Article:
Saudi Arabia is working with international scientific organisations to improve its response to a deadly new virus that has killed 186 people in the Kingdom, its acting health minister Adel Fakieh told Reuters on Wednesday.
Fakieh’s comments, in a written statement, were in response to a Reuters Special Report last week that quoted international scientists expressing frustration at Saudi Arabia’s handling of Middle East Respiratory Syndrome (MERS).
“We have been working with respected international organisations such as the World Health Organisation (WHO) and Centre for Disease Control (CDC) to develop policies and put in place the necessary arrangements, such as case definition and guidelines specifically for MERS, that are on par with international standards,” he wrote.
“Our commitment is to continue this international collaboration past this current global challenge,” he added. It has killed around 30 per cent of sufferers and has caused fever, coughing and sometimes fatal pneumonia.
MERS was identified in 2012 in Saudi Arabia, which has had most cases although it has also been found in countries including the United States, Britain, France and Iran. A total of 565 people have been infected in Saudi Arabia.
Fakieh did not directly address in his statement allegations by scientists quoted by Reuters that Saudi authorities had rejected offers of help by international organisations.
However, deputy health minister Ziad Memish last week told Reuters by email he was “surprised” at the allegations, said the Kingdom’s response had been “nothing but collaborative”, and pledged to continue involving more international partners.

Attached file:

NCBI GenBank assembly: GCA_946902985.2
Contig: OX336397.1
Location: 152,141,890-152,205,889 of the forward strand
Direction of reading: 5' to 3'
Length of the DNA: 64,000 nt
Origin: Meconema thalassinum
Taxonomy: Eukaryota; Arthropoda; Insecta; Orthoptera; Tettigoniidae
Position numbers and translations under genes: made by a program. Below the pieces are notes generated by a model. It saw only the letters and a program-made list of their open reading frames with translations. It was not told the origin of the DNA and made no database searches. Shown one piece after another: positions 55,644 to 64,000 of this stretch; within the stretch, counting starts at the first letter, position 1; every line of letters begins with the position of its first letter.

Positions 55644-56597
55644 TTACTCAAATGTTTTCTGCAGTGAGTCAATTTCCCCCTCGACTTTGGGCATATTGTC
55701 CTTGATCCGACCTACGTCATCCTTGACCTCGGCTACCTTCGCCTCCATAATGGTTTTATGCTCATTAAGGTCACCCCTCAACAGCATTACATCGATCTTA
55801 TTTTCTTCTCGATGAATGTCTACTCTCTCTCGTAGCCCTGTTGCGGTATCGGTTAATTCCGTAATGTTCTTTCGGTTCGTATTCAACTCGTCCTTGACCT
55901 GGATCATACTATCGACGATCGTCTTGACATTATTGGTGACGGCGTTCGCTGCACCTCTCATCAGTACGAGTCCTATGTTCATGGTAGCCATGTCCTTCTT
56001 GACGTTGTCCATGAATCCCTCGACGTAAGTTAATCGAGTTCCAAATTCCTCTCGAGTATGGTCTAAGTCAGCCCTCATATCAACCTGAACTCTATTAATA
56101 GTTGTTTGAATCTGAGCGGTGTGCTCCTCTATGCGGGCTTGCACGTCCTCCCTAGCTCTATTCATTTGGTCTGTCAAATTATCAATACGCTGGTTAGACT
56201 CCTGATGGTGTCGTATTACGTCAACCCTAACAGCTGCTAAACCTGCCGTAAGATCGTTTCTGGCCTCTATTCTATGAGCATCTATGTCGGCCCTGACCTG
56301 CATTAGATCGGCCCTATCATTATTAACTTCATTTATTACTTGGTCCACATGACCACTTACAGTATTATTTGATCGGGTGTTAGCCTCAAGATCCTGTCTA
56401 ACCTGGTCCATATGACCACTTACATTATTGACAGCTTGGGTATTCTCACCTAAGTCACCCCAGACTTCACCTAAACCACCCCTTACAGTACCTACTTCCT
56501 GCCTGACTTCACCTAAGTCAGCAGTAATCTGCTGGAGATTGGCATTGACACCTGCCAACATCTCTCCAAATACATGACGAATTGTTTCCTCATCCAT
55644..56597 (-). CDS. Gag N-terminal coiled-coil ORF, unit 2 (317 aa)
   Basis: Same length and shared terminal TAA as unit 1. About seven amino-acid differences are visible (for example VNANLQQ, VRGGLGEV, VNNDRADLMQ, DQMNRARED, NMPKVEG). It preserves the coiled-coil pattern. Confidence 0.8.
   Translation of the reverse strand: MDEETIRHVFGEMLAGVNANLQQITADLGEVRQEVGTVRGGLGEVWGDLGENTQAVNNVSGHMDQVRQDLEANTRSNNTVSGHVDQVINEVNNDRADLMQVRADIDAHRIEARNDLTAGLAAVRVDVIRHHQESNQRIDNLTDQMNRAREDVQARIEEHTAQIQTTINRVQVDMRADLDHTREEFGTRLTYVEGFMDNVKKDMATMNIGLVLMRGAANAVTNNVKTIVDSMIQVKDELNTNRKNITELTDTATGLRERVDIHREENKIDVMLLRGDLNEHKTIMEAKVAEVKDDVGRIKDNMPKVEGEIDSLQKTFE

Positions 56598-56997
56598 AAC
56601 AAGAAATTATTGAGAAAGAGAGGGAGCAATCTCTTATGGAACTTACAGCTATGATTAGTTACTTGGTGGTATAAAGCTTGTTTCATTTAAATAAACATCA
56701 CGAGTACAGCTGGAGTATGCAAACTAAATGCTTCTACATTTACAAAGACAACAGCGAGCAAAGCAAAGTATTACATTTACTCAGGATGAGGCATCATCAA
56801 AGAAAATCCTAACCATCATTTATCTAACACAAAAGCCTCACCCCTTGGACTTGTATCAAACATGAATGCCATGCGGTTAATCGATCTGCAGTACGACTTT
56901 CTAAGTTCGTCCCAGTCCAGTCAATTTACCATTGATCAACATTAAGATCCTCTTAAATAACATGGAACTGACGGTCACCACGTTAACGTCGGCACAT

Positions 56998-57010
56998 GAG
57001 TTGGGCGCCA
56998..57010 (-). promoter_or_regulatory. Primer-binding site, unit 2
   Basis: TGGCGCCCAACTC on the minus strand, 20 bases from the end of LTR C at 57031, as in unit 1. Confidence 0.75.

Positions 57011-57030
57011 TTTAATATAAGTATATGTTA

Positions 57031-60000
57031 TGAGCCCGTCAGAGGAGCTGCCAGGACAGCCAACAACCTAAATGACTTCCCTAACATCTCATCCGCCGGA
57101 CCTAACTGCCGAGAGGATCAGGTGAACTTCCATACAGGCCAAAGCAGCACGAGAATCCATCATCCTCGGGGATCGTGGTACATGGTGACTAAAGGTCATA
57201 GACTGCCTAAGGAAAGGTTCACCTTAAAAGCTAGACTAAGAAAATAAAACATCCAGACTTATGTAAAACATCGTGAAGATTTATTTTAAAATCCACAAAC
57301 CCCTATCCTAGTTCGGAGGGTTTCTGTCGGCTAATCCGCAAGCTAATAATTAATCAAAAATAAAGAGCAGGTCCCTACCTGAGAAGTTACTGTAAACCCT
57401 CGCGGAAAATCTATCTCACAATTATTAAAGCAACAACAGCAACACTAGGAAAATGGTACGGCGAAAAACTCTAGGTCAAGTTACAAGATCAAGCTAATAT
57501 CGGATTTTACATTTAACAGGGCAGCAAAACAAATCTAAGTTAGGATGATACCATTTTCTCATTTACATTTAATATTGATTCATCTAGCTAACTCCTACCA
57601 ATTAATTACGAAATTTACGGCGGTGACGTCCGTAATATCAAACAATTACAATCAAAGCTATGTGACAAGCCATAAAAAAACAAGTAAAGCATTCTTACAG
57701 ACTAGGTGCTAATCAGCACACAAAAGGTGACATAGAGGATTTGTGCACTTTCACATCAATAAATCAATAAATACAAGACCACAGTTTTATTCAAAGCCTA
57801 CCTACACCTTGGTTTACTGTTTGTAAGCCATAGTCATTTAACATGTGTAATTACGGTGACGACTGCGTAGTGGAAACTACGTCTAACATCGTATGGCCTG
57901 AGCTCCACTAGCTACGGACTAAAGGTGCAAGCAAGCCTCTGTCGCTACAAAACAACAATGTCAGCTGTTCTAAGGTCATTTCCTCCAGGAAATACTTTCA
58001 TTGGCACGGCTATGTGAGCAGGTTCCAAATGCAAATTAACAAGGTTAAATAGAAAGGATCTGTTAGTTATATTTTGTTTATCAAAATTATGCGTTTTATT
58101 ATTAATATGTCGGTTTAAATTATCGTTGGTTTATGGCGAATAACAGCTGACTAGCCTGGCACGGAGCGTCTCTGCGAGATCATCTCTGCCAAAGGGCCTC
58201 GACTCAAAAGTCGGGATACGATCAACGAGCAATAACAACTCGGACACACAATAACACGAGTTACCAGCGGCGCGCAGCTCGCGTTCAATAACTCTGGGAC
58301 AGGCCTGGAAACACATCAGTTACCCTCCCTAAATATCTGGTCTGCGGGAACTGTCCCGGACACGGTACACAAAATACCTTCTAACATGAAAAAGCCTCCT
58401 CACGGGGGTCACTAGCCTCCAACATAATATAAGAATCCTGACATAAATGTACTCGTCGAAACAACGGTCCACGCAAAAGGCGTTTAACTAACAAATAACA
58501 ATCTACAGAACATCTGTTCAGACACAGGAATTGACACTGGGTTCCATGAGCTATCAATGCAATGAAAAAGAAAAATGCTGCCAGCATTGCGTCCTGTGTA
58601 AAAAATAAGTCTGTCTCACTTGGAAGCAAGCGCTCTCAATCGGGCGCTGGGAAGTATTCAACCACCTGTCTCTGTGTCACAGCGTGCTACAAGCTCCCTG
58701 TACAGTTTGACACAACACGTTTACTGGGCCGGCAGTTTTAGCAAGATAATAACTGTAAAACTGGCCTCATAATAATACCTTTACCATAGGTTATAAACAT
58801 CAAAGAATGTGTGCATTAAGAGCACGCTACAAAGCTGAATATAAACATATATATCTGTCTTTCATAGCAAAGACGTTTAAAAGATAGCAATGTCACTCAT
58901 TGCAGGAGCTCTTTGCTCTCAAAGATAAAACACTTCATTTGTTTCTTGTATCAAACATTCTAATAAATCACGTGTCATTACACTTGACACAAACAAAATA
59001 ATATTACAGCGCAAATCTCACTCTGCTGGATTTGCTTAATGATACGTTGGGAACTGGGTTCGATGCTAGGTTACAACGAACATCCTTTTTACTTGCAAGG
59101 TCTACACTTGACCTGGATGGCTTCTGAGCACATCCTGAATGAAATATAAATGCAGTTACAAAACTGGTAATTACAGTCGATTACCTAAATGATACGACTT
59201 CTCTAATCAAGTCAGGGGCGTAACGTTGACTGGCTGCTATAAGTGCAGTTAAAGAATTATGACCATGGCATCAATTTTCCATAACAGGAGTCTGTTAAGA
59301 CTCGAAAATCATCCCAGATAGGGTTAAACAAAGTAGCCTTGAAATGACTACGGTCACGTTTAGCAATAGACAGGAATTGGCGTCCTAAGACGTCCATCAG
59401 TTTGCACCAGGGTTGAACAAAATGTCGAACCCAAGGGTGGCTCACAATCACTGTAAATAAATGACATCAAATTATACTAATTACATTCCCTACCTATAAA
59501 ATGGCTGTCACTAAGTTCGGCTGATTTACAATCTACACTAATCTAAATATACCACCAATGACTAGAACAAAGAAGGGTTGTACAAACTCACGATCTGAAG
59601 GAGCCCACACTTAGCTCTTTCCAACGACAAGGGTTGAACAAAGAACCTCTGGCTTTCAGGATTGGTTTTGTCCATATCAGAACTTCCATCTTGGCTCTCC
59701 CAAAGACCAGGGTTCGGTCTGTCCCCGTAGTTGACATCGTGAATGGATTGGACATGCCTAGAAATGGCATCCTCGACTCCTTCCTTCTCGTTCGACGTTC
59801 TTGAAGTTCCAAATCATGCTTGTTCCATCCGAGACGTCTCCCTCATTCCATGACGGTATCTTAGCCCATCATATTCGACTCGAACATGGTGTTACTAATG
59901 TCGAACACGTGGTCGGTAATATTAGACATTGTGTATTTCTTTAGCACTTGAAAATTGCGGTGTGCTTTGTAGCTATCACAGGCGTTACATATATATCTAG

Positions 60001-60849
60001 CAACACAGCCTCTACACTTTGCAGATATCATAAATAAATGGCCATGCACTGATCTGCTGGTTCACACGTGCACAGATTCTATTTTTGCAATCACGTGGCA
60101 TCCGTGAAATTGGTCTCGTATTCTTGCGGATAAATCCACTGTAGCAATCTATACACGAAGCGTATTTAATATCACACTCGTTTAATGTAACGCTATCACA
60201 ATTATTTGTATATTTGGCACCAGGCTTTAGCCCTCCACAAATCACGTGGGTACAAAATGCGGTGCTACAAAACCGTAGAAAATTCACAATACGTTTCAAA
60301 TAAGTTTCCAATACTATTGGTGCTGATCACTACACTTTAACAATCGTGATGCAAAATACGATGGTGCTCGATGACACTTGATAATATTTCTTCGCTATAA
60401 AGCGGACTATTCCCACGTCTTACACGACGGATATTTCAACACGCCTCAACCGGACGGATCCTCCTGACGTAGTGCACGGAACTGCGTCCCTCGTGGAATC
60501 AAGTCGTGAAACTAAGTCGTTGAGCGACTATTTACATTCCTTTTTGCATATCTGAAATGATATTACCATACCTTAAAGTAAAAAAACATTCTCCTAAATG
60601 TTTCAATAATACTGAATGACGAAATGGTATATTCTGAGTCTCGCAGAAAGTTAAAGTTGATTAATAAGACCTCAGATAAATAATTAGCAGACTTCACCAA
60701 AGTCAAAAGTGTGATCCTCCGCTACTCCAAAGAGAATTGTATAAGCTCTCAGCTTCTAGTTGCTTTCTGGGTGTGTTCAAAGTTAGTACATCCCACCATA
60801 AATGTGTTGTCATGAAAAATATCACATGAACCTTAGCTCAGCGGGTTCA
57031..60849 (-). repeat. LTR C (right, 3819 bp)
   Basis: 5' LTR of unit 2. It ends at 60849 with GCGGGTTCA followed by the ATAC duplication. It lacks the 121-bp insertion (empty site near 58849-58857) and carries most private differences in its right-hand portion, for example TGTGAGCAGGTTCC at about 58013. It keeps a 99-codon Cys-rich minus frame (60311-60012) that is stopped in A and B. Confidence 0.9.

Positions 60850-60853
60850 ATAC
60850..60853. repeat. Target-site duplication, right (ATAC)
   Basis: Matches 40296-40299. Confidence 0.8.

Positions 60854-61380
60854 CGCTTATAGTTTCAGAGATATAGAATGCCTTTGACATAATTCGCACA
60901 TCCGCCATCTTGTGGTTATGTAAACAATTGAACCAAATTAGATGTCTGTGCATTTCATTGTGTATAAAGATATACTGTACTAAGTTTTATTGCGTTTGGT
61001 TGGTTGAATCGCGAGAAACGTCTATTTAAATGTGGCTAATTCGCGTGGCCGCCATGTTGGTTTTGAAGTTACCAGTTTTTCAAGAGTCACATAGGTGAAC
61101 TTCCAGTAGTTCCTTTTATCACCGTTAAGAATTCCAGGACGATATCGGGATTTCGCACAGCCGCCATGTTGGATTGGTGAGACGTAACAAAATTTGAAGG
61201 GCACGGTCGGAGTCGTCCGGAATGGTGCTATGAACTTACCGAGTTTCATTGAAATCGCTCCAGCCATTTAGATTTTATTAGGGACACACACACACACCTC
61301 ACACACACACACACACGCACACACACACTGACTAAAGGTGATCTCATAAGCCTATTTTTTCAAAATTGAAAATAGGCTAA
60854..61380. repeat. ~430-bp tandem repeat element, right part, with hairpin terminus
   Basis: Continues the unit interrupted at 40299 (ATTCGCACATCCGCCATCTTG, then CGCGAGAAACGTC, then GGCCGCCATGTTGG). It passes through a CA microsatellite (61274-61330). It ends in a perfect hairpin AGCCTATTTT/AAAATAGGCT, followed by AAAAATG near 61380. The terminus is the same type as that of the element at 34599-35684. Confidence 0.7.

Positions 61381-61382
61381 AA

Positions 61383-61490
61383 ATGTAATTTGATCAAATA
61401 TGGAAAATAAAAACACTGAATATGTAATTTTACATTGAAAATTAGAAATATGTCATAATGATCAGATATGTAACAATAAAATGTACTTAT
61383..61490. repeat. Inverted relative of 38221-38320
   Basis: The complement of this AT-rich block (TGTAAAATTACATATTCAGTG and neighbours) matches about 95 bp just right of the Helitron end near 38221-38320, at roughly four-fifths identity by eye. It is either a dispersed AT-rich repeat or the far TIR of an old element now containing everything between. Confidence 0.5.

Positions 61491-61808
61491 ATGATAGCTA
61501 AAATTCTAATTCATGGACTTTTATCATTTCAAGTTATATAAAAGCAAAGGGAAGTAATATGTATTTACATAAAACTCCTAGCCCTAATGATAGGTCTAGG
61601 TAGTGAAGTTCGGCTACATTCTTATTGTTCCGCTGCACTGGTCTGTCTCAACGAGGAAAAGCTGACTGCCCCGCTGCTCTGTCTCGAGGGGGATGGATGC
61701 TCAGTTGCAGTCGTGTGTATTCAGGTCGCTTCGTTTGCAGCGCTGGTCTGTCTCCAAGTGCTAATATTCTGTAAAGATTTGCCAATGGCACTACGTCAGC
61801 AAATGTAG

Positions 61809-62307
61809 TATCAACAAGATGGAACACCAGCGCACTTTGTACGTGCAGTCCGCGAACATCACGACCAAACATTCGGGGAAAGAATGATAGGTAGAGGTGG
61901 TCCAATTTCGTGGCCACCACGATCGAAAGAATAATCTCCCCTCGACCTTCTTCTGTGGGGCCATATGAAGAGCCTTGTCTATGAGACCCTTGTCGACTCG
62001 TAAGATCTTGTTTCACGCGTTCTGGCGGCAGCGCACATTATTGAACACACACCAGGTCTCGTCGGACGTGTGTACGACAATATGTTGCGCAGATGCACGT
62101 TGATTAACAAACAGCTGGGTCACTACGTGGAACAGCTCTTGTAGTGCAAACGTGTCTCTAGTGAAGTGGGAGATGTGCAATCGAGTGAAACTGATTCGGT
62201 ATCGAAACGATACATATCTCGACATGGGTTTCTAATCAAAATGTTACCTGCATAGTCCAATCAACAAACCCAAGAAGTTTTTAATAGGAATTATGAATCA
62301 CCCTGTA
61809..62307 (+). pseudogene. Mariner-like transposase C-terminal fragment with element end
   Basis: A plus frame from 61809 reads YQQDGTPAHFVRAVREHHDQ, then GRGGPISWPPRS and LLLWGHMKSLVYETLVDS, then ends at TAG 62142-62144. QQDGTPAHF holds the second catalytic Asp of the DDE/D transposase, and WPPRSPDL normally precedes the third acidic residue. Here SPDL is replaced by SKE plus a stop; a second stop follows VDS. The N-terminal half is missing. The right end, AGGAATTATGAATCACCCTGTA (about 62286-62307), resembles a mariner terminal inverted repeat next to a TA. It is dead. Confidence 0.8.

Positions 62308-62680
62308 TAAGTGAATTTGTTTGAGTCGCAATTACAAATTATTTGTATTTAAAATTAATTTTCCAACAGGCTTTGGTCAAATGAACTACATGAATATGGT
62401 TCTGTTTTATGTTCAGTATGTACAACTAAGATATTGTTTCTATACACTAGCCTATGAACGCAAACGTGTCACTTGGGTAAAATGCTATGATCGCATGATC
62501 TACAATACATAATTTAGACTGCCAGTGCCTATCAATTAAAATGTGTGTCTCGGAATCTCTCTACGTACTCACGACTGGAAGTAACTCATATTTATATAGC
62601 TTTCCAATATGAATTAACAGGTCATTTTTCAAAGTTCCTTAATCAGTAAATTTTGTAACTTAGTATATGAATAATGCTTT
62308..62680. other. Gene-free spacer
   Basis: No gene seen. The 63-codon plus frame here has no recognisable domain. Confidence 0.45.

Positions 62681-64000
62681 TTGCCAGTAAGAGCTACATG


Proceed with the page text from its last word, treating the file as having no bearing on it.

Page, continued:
New MERS infections soared in April and early May after outbreaks centred around hospitals in Riyadh and Jeddah, and on April 21 King Abdullah replaced former minister Abdullah al-Rabeeah with Fakieh.
However, the rate of infection has slowed since mid-May. After two days with no new confirmed cases, there were three on Wednesday, the Health Ministry said.
“The country has been strengthening infection control measures and other measures related to MERS and this may be an explanation to the recent lull in cases,” WHO spokesman Glenn Thomas told Reuters.
TOUGHER INFECTION CONTROL
Fakieh said he met WHO director-general Margaret Chan last week and wanted to ensure the response to the crisis was addressed by sharing knowledge and best practices.
He said all Saudi healthcare facilities had been given new guidelines this month to combat the spread of the disease.
“This includes guidance on how to deal with suspected and confirmed MERS cases. It also covers advice on how to contain the virus both in hospital and in the community. This will ensure that the healthcare sector across the kingdom is working with the most updated international standards,” he said.
So far evidence points to camels as a possible infection source, but most cases in April and May have occurred through human-to-human transmission, many of them in hospitals.
A surge of public criticism of the Health Ministry on social media before Fakieh was appointed focused on a perceived lack of transparency, and led to accusations by some Saudis that the authorities were not taking the outbreak seriously.
“Public safety is of utmost importance for the Saudi Ministry of Health,” he said. He said the ministry published more extensive information than before in daily MERS bulletins on its website as part of a commitment to transparency.
The ministry has launched a public awareness campaign on social media, television and radio inside the country urging Saudis to adopt more rigorous personal hygiene and take additional precautions with camel products.
Fakieh added that the ministry had set up a centre to coordinate its response to MERS that includes experts in infection control, laboratory diagnostics, surveillance, research, training and emergency response.